Liz Truss sparks Remainer backlash after Foreign Secretary insists ‘jury’s out’ on Emmanuel Macron and refuses to say whether French President (who once called Boris a ‘clown’) is ‘friend’ of Britain
- Liz Truss faces backlash after refusing to say Emmanuel Macron is ‘friend’ of UK
- Foreign Secretary tells Tory members ‘the jury’s out’ on French President
- She vows to ‘judge him on deeds not words’ if she becomes new PM next month
Liz Truss is facing a backlash after she refused to say whether Emmanuel Macron was a ‘friend or foe’ of Britain.
The Foreign Secretary, speaking to Tory members in Norwich last night, claimed ‘the jury’s out’ on the French President.
As well as risking a diplomatic spat across the Channel, the Tory leadership favourite’s comments prompted immediate criticism – including a rebuke from Berlin.
Ms Truss, who is widely expected to replace Boris Johnson as Prime Minister next month, was accused of a ‘worrying lack of judgement’ and of ‘playing to the gallery’ with her remarks.
The Foreign Secretary has previously used the Tory leadership contest to pledge to be ‘robust’ with French authorities over the Channel migrant crisis.
She is also claimed to be considering a fresh Brexit fight with France and other EU nations by tearing up the Northern Ireland Protocol within days of entering Number 10.
Liz Truss, speaking to Tory members in Norwich last night, claimed ‘the jury’s out’ on the French President
The Tory leadership favourite’s comments about Emmanuel Macron prompted immediate criticism – including a rebuke from Berlin
Awkward! Sunak says Truss is a better choice as PM than Boris… but she chooses Johnson over Rishi
Rishi Sunak last night awkwardly saw Tory leadership rival Liz Truss state Boris Johnson would be a better prime minister than him.
The Foreign Secretary’s answer came shortly after Mr Sunak himself had said he would rather Ms Truss as PM than Mr Johnson.
Mr Sunak, who quit as Mr Johnson’s Chancellor last month, told Tory members in Norwich: ‘Look, we’ve got to move forward as a party.
‘Lots of you here, I’m sure (are) upset with me for resigning, wish Boris was here, that is not going to help us move forward.
‘We’ve got to move forward as a party and when this is over we’re all on the same team, we’re all in the same family.
‘We’ve got to focus on beating Keir Starmer, and we’re not going to do that if we’re looking backwards. We’ve got to look forwards.’
Speaking at the penultimate hustings event in the Tory leadership contest last night, Ms Truss said of Mr Macron: ‘If I become PM, I will judge him on deeds not words.’
But critics pointed to how the UK and France are currently working together with other Western nations to face down Russian aggression in Ukraine.
Former Tory MP David Gauke, who served in Theresa May’s Cabinet alongside Ms Truss, said: ‘There’s playing to the gallery and then there’s letting the prejudices of the gallery go to your head, especially when now is one of the worst times to try to fragment the West.’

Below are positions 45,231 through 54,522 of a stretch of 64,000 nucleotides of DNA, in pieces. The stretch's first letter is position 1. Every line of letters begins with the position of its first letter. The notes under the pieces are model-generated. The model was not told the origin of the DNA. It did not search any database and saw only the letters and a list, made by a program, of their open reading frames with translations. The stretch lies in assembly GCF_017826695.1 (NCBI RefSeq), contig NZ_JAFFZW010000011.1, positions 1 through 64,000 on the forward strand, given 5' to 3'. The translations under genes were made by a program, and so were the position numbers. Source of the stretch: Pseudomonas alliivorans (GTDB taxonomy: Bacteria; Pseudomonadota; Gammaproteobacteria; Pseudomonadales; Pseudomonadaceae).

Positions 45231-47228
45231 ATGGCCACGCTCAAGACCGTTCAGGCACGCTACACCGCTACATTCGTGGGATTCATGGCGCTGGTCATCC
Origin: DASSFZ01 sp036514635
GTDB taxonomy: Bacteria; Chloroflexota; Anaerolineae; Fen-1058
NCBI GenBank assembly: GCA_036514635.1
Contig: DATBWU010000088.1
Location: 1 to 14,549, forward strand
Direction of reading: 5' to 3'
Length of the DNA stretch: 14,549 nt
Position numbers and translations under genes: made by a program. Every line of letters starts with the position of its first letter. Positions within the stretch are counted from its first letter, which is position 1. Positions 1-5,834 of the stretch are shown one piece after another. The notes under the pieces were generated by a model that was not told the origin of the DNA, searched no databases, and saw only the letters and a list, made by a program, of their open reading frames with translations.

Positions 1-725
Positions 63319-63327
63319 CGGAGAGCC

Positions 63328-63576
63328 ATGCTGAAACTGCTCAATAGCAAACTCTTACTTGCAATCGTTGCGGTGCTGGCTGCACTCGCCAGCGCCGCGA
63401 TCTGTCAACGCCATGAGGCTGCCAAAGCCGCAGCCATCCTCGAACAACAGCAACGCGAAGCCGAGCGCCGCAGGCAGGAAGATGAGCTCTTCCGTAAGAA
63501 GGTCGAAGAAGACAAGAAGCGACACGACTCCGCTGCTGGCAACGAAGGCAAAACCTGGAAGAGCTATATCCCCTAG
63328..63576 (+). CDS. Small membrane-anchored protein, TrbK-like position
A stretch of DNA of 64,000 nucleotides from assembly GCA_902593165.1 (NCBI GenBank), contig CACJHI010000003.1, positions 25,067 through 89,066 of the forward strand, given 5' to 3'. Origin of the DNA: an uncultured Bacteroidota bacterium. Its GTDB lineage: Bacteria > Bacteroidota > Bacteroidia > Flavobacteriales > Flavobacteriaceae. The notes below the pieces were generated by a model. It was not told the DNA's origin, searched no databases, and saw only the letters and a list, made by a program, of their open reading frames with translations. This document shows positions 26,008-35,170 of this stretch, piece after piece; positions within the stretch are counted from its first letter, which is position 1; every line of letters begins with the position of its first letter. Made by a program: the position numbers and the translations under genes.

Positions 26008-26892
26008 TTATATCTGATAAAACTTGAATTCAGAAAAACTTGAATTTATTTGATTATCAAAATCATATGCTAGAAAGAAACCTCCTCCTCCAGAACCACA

Lord Barwell, who was Mrs May’s chief of staff when she was PM, said: ‘You would have thought the Foreign Secretary was aware we are in a military alliance with France.’
And David Lammy, Labour’s shadow foreign secretary, added: ‘At a time when the West must stay united in the face of Russian attempts to divide us, the fact the Foreign Secretary has chosen to needlessly insult one of our closest allies shows a terrible and worrying lack of judgement.
‘Liz Truss’ decision making has clearly become clouded by weeks and weeks of playing to the gallery of Tory members rather than focusing on the country.’
Meanwhile, Germany’s ambassador to the UK issued a gentle rebuke to Ms Truss on the importance of Anglo-French relations.
Miguel Berger told BBC Radio 4’s Today programme: ‘I would say that the relationship with France is of crucial importance for the UK, so my recommendation would be really to look for a relationship that is as close as possible.’
He added: ‘I think there needs to be an effort to reach a good understanding and cooperation with our French neighbours.’
But Ms Truss did find backing for her comments about Mr Macron among her supporters.
Some noted how late last year, ahead of his successful campaign to be re-elected as French President, Mr Macron was reported to have referred to Mr Johnson as a ‘clown’ in a private conversation.
Meanwhile veteran Tory MP John Redwood, who is tipped for a Treasury role if Ms Truss becomes PM, said: ‘President Macron could show friendship to the UK by arresting the people smugglers on French beaches, and stopping the small boats undertaking illegal and dangerous voyages.
‘He could also back the need for GB to be able to sell goods freely in Northern Ireland.’
When Rishi Sunak, who is Ms Truss’s rival for the Tory leadership, was also asked whether Mr Macron was a ‘friend or foe’ at last night’s hustings, he quickly answered: ‘Friend.’
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